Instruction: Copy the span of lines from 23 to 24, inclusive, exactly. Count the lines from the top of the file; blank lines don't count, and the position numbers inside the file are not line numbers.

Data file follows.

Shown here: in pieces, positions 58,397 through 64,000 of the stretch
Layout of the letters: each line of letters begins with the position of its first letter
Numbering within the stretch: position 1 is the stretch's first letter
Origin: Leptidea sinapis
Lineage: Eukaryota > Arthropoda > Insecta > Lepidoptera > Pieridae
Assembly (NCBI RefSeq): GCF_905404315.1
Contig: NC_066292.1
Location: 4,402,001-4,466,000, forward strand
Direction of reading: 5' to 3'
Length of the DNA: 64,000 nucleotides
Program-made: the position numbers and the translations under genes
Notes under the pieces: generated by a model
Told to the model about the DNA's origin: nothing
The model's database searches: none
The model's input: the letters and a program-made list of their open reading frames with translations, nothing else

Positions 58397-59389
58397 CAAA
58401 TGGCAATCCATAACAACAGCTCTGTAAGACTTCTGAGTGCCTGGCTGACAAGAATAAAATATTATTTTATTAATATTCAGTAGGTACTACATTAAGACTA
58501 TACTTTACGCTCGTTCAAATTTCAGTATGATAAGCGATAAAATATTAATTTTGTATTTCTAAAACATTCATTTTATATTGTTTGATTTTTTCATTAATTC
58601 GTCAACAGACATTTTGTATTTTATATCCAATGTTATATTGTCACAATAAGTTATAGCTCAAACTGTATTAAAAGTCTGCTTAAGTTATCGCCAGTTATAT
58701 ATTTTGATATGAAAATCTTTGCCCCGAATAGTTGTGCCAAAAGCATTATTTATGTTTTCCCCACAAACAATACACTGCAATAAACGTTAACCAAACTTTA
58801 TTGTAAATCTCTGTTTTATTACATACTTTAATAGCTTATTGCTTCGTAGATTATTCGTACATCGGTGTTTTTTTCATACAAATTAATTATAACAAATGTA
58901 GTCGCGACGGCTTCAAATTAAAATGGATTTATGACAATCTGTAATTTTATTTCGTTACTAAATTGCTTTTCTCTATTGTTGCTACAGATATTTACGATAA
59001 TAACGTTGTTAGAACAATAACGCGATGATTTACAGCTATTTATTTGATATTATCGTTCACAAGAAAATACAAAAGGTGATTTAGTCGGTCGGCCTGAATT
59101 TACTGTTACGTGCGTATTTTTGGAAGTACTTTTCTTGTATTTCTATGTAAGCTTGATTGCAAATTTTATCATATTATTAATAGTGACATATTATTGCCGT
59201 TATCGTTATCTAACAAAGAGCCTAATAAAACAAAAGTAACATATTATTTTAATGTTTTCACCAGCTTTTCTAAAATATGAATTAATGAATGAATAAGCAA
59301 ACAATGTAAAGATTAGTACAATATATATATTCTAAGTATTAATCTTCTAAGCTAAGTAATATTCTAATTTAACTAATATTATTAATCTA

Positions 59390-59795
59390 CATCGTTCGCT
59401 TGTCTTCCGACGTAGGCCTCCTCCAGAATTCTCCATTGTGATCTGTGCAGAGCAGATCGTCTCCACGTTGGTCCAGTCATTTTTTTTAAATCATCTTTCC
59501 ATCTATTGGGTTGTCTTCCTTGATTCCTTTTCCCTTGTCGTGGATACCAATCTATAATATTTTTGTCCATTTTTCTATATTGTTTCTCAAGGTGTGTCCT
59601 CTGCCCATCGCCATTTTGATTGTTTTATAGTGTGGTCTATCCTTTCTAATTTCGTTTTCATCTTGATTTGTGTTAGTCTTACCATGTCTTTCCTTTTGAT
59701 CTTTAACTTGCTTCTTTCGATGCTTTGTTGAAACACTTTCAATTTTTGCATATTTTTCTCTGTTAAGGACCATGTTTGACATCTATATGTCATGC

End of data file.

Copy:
58901 GTCGCGACGGCTTCAAATTAAAATGGATTTATGACAATCTGTAATTTTATTTCGTTACTAAATTGCTTTTCTCTATTGTTGCTACAGATATTTACGATAA
59001 TAACGTTGTTAGAACAATAACGCGATGATTTACAGCTATTTATTTGATATTATCGTTCACAAGAAAATACAAAAGGTGATTTAGTCGGTCGGCCTGAATT